By Alyssa Schnugg
When it comes to weather, things can change quickly in the South.
When spring arrived, it brought a lot of rain, making May the wettest third spring on record, according to the National Weather Service.
Just a couple of weeks into June, the latest Drought Monitor showed expanding areas of “Abnormally Dry” over the Mid-South – including the eastern half of Lafayette County.
While “Abnormally Dry” is the lowest level on the Drought Monitor, the forecast for the next week shows that above-normal temperatures and below-normal rainfall are expected throughout the rest of June, which means Lafayette County and north Mississippi could soon be faced with drought conditions.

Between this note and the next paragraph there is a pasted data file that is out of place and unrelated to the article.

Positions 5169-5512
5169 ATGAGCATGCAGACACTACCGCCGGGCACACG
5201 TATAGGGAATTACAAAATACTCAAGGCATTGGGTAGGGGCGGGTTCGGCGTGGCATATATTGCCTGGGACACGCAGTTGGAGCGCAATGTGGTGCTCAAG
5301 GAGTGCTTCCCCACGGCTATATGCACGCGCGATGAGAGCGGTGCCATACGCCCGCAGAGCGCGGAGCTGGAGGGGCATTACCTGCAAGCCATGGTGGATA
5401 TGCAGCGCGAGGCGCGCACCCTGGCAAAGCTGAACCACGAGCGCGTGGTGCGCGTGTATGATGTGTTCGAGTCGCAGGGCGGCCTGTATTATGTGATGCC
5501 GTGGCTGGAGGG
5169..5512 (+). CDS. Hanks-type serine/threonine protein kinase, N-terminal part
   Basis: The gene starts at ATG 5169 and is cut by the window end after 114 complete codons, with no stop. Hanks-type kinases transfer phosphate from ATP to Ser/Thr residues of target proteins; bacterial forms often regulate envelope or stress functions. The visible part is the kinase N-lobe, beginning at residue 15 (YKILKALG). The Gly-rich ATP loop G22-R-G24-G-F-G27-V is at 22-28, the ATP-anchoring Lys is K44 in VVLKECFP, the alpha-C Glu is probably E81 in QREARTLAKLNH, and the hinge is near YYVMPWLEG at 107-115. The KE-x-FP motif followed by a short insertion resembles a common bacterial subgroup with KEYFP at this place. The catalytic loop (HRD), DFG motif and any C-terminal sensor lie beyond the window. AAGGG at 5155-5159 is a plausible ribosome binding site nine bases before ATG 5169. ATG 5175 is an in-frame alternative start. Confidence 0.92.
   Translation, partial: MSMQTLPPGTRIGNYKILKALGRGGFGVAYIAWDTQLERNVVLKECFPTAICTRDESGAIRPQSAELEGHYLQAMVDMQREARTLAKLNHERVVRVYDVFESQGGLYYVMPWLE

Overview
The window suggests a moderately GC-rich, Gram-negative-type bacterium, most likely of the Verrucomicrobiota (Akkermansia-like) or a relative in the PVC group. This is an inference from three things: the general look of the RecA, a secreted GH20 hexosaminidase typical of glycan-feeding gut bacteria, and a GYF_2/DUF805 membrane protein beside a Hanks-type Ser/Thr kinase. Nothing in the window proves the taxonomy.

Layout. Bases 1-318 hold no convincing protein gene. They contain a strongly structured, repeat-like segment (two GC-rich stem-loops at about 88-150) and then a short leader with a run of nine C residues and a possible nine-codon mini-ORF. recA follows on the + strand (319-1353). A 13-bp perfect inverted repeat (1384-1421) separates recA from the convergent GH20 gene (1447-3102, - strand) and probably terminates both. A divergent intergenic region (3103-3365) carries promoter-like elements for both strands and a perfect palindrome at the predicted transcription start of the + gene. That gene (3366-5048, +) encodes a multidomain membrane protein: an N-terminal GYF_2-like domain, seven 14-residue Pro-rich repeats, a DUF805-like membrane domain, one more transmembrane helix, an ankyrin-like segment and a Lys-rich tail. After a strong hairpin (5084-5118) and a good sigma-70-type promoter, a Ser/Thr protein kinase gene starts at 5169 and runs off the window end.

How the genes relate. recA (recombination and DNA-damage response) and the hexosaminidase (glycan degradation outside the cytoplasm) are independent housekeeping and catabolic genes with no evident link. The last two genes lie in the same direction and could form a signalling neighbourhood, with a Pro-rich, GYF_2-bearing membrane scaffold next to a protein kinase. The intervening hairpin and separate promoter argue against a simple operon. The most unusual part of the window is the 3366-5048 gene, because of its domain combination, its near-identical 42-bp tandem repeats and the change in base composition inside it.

Dry and hot conditions often can set the stage for an increase in brush and grass fires.
Lafayette County Fire Department Staff Officer Capt. Beau Moore said the department has responded to two brush fires since the dry weather set in.
“It has been very dry and hot,” he said. “We encourage residents to only burn outside if absolutely necessary. Do not leave any burning unattended.”
With the heavy load on electric power, some folks are taking to firing up their grills instead of cooking inside in the oven.
“If using a grill or fire pit, make sure to pour water on it after using it to make sure all embers are completely out,” Moore said.
There is a 30 percent chance of rain today for Lafayette County. After today, there is no rain forecasted through at least Thursday of next week with the high temperatures remaining in the high 90s after a small break on Saturday that has a high of 89 degrees expected.